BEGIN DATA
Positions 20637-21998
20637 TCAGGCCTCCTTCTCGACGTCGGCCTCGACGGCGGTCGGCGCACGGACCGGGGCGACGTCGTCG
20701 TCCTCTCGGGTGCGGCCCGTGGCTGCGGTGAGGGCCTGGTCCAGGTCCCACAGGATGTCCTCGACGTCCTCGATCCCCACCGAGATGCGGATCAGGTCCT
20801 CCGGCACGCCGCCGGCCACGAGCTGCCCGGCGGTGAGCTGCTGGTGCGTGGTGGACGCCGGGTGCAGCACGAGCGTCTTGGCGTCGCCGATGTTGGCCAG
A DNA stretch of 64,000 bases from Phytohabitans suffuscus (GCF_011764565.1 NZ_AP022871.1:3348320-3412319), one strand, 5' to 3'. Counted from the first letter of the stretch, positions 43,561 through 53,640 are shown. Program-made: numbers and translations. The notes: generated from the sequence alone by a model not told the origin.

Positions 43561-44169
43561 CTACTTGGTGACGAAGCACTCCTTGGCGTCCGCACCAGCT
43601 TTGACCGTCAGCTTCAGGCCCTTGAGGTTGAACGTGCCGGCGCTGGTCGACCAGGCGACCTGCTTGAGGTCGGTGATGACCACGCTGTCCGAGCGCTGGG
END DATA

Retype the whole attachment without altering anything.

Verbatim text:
Positions 20637-21998
20637 TCAGGCCTCCTTCTCGACGTCGGCCTCGACGGCGGTCGGCGCACGGACCGGGGCGACGTCGTCG
20701 TCCTCTCGGGTGCGGCCCGTGGCTGCGGTGAGGGCCTGGTCCAGGTCCCACAGGATGTCCTCGACGTCCTCGATCCCCACCGAGATGCGGATCAGGTCCT
20801 CCGGCACGCCGCCGGCCACGAGCTGCCCGGCGGTGAGCTGCTGGTGCGTGGTGGACGCCGGGTGCAGCACGAGCGTCTTGGCGTCGCCGATGTTGGCCAG
A DNA stretch of 64,000 bases from Phytohabitans suffuscus (GCF_011764565.1 NZ_AP022871.1:3348320-3412319), one strand, 5' to 3'. Counted from the first letter of the stretch, positions 43,561 through 53,640 are shown. Program-made: numbers and translations. The notes: generated from the sequence alone by a model not told the origin.

Positions 43561-44169
43561 CTACTTGGTGACGAAGCACTCCTTGGCGTCCGCACCAGCT
43601 TTGACCGTCAGCTTCAGGCCCTTGAGGTTGAACGTGCCGGCGCTGGTCGACCAGGCGACCTGCTTGAGGTCGGTGATGACCACGCTGTCCGAGCGCTGGG